Epiphany derives from a Greek word for “making manifest or shining forth”. We celebrated the Solemnity of the Epiphany last Sunday with the commemoration of the Three Kings. Here, Jesus is revealed, “made manifest’, to the world. Yet, there are other events in which He also shines forth. The Church has recognized this by celebrating two other “Epiphanies”. In the “Baptism of the Lord” which we celebrate this weekend, the voice of the Father comes from heaven and says: “You are my beloved Son; with you I am well pleased”. Here, Jesus is acknowledged as a member of the Trinity. The third is the first miracle at the wedding feast at Cana. Here, the power of Jesus to heal is proclaimed, but also the realization that the clearest manifestation of his reality will not be seen until his death and resurrection. We will read this next week. In the present selection of readings, this order is maintained only in Year C and so we will not celebrate the three Epiphanies again for another three years. I ask you to think about these manifestations, and ask yourselves when Jesus has shined in your own lives. To recognize this in Church, a few Christmas trees will be left in the Sanctuary, and the recessional hymn at Mass next week will be “Joy to the World”.
The Feast of the Baptism of the Lord
Isaiah 42:1-4, 6-7
Jan 13, 2019
The return of the Jewish leaders to Jerusalem was obviously an important event for the Jews. Isaiah, who has a wider view of history, shows us in today’s reading that we must also see it from the perspective of “world” history, God cannot move without disruption. To understand this, we must begin with Chapter 41.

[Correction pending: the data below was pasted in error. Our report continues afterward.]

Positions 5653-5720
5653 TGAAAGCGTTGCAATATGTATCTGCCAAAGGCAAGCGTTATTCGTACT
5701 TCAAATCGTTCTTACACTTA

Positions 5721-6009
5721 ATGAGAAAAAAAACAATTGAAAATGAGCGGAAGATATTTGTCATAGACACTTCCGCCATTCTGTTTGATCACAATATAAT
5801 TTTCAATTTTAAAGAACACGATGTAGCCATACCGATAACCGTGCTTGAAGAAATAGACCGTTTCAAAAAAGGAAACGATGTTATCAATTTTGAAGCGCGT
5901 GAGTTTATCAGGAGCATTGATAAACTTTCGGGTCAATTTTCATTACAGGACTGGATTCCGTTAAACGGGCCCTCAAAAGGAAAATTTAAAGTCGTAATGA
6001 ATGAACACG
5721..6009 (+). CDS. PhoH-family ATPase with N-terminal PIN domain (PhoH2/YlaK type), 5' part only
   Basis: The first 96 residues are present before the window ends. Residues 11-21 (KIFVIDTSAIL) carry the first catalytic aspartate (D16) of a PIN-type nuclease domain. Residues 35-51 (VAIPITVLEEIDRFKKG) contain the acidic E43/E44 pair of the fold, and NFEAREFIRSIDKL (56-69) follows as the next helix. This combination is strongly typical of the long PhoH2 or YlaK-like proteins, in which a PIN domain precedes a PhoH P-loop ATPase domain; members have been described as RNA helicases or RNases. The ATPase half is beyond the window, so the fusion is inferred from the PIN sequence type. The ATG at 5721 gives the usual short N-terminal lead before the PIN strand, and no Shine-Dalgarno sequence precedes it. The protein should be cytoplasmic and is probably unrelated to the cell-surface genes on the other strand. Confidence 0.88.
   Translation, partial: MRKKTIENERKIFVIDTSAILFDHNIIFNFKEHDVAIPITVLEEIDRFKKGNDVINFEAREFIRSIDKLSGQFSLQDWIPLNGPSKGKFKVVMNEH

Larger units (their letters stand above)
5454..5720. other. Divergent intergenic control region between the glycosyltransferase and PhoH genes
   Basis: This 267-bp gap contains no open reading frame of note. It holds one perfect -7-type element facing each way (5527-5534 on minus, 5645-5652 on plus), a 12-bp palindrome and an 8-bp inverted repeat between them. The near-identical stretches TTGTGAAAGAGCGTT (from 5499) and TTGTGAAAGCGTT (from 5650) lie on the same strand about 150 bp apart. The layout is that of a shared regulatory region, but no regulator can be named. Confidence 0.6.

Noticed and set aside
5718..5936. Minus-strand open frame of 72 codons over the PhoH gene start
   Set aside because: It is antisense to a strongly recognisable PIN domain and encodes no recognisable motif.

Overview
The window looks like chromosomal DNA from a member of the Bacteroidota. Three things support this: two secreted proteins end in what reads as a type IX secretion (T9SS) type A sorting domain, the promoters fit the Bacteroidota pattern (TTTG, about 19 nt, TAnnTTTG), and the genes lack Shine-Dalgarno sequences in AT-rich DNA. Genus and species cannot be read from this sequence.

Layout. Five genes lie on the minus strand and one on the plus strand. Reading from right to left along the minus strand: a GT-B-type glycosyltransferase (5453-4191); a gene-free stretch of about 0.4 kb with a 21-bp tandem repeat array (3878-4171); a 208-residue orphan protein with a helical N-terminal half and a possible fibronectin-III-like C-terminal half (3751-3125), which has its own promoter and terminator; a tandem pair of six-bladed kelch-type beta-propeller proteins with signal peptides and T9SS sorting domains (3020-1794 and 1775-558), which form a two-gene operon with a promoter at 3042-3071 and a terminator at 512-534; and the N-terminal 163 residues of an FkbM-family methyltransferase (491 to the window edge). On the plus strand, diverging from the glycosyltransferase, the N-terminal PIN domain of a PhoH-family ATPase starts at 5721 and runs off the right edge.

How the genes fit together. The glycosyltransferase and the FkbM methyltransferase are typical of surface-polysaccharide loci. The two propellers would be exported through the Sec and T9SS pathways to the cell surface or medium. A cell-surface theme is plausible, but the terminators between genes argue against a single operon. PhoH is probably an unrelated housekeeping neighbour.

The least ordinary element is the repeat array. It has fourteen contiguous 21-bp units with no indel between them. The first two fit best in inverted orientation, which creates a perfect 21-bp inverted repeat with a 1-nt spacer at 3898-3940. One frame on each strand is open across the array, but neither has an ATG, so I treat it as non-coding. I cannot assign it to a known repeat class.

Isaiah is creating a trial scene in which God is the prosecuting attorney and judge. The first case is “who liberated the Jewish People?” As we proceed, note that the proper scriptural passages are placed on the side but only a small section is written out. Hebrew poetry is a bit repetitive to our ears.
Summons to trail 1 41:1
Keep silence before me, O coastlands;
you peoples, wait for my words!
Let them draw near and speak;
let us come together for judgment. Isaiah 41:1
“Coastlands” refer to the trading peoples of the Mediterranean world – they are not Jewish.
Legal questioning 1 – 41:2-4
2 Who has stirred up from the East the champion of justice,
and summoned him to be his attendant?
To him he delivers the nations
and subdues the kings;
With his sword he reduces them to dust,
with his bow, to driven straw. Isaiah 41:2
This is Cyrus, the king of Persia who conquered Babylon and will offer the Jewish leaders an opportunity to return. Yet, it is the God of the Jews who is in control.
4 Who has performed these deeds?
He who has called forth the generations since the beginning.
I, the LORD, am the first,
and with the last I will also be. Isaiah 41:4 (NAB)
Election and reassurance of Israel 41:5-20
8 But you, Israel, my servant,
Jacob, whom I have chosen,
offspring of Abraham my friend—
9 You whom I have taken from the ends of the earth
and summoned from its far-off places,
You whom I have called my servant,
whom I have chosen and will not cast off— Isaiah 41:8–9 (NAB)
Cyrus has been obedient to God’s will and has been rewarded with victory, but the Persians are not the chosen people. It is the people of Abraham who God has recalled from the ends of the earth and have his special favor. Note also that he refers to them as servants. They are chosen and important, but because they have a role.
Many beautiful lines follow but they reinforce the idea that the God of Israel is the Lord of History but as we have seen many times before He demands justice from his people.
Summons to trail 2 41:21
Having established that Israel’s God has worked his will, we begin the second trial, “Are there other Gods?”